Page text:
Recapping S5 ‘Battle of the Blades’ first episode
Season 5, episode 1: Spooner stays true to her roots; Kessel achieves altitude
“Battle of the Blades” has returned to Canadian airwaves this fall after a six-year hiatus, and the current season features two contestants from women’s hockey. So we thought we’d give it a look and, for a bit of fun, let TIG readers know what’s going on in the world of figure skating competitive reality television.
Being American, I had never seen the show during its previous run — but I had watched some video clips and was generally familiar with the concept. If you haven’t heard of “Battle of the Blades,” just imagine someone looked at “Dancing With the Stars” and said, “Do that, but make it Canada.” Hockey players are paired with experienced figure skaters and learn how to figure skate (yes, there were several complaints about the toe pick), then they compete as pairs in front of a live audience to win prize money for their chosen charities.
WATCH: Natalie Spooner, Amanda Kessel try out figure skates
The current season of BotB features two women’s hockey players: Amanda Kessel of Team USA, the Metropolitan Riveters, and the PWHPA; and Natalie Spooner of Team Canada, the Toronto Furies, and the PWHPA.
In the premiere episode, the first pair to skate was Spooner with her partner, Olympic ice dancer Andrew Poje. Poje, in a Canadian tuxedo, and Spooner, in a flannel that I assume was custom-made by Roots, skated to Dean Brody’s “Canadian Girls.” (I had never heard this song before, and it is amazing.) Spooner showed off a vibrant energy in a routine that leaned heavily on footwork and did not ask Poje to lift the 5’ 10” Spooner too much.
Head judge Kurt Browning called their routine “fun.” Guest judge Colby Armstrong praised the precision of their matched footwork sequence, impressed at their synchronicity in just the first week. Guest judge Tessa Virtue praised Spooner for embracing the “performative aspect of the sport — the audience was so engaged!” and Spooner and Poje earned a combined 27.9 from the judges.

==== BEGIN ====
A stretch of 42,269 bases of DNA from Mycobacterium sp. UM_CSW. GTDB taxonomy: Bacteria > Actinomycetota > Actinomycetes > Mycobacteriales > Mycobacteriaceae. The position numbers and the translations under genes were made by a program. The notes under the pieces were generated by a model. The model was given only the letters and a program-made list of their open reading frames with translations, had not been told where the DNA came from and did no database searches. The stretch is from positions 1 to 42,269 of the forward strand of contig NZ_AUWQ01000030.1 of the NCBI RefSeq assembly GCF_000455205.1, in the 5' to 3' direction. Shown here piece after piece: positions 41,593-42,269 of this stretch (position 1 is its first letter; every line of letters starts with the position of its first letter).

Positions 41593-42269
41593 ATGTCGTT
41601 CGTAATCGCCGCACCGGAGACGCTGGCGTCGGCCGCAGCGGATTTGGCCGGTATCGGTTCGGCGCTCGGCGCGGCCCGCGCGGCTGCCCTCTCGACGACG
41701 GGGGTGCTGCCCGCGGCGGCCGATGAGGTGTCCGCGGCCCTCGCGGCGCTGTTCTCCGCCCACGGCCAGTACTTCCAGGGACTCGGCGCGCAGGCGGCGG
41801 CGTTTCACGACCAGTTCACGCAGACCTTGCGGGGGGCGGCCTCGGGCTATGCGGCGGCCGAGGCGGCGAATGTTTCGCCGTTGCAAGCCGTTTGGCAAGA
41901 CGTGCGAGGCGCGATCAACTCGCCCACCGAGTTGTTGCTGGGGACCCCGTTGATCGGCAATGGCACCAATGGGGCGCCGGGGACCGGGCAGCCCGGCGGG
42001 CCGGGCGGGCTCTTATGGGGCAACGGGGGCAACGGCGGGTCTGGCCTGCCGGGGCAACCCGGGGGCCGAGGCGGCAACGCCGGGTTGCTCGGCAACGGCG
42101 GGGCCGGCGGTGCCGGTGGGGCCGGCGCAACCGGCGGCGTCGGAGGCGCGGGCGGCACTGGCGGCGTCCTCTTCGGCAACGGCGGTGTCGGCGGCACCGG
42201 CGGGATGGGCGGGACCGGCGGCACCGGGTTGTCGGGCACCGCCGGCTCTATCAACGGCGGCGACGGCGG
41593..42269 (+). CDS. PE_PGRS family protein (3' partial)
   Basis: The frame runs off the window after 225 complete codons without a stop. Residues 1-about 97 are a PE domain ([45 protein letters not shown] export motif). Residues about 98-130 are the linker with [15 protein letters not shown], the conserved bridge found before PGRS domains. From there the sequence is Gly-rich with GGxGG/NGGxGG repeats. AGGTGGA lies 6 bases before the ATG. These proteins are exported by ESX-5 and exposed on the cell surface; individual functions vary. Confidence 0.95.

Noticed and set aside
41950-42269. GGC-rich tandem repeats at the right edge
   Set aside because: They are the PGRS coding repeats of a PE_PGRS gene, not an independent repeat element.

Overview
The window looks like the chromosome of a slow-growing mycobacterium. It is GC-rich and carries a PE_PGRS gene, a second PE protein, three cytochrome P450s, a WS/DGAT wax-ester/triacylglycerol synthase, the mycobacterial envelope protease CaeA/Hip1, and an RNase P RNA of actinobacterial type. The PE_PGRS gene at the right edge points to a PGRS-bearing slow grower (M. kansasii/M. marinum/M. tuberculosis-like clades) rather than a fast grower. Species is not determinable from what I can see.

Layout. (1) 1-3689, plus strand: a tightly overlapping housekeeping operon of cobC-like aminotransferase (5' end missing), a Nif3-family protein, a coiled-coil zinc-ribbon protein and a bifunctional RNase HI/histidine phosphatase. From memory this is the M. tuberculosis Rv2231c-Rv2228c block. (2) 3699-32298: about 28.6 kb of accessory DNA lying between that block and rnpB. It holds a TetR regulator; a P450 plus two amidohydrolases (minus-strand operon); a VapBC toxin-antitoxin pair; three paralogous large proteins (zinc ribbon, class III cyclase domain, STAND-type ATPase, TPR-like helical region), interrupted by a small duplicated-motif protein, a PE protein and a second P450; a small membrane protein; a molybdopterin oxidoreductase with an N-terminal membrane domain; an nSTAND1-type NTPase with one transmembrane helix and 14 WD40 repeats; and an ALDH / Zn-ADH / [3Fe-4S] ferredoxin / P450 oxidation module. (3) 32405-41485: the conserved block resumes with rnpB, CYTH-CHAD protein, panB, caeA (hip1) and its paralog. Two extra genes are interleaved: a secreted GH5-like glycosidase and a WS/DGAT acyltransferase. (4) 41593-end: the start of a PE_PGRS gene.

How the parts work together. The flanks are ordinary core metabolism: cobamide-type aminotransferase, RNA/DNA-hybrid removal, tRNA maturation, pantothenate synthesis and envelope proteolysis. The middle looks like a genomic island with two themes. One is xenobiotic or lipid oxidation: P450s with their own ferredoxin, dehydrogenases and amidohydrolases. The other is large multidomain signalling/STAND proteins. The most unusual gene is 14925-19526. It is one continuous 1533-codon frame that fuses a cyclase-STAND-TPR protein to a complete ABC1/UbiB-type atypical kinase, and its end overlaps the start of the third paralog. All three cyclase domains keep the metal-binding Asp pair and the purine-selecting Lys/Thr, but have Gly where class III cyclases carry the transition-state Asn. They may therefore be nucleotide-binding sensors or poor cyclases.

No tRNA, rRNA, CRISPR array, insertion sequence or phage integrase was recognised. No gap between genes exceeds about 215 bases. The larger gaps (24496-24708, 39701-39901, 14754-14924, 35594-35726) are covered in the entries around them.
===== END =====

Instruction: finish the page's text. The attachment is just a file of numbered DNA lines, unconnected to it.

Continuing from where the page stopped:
Host Ron MacLean introduced Kessel with a good(?)-natured chirp about her Olympic gold medal after she and her partner, Olympic pairs skating medalist Eric Radford, skated to Lizzo’s “Juice.” Kessel is clearly more athlete than artist. Or, at least, she doesn’t give the appearance of being a born dancer. But she does have a natural grace, notable especially by her positioning when Radford lifted her above his head.
Browning said they looked great together and noted they “brought [their] game up from practice, and that’s what a competitor does.” Armstrong confided that Kessel had been nervous during practices and said she “saved it for the big stage.” Guest judge Scott Moir said he suspected Kessel had the “biggest challenge in this competition” because of the wide contrast between what she does when playing hockey and her obligation to “fly” as a figure skater. But then he took on the role of “mean judge” and coached her how to finish with her free leg when stroking. Kessel and Radford earned a combined 27.7 from the judges.
Should we also spend a bit of time on newly hired NWHL coach Colton Orr?
Orr’s partner, Olympic pairs skater Amanda Evora, was the winner (with Scott Thornton) of Season Four of BotB. Does that give them some kind of a leg up? After just one episode, it’s hard to say — but their performance showed that he does have the necessary strength to offer solid support for his partner, and the necessary focus to keep up with her.
Armstrong admired Orr’s edgework. Virtue said because Orr is so solid on his skates it allows for “a nice run of the blade.” Moir added that the team had performed “legitimate pair moves … on week one.” Browning coached Orr to think about moving his upper body more loosely. Orr and Evora earned a combined 27.4 from the judges.
After the first episode, based on the judges’ scores, Spooner and Poje were in a tie for third place, Kessel and Radford were in fifth, and Orr and Evora were in sixth. In episode two, we’ll learn who earned enough fan votes to avoid elimination — and I’ll have my first opportunity to watch “the dreaded skate-off.”
[Can we get through the rest of this season without any more “The Cutting Edge” references? Do we really want to?]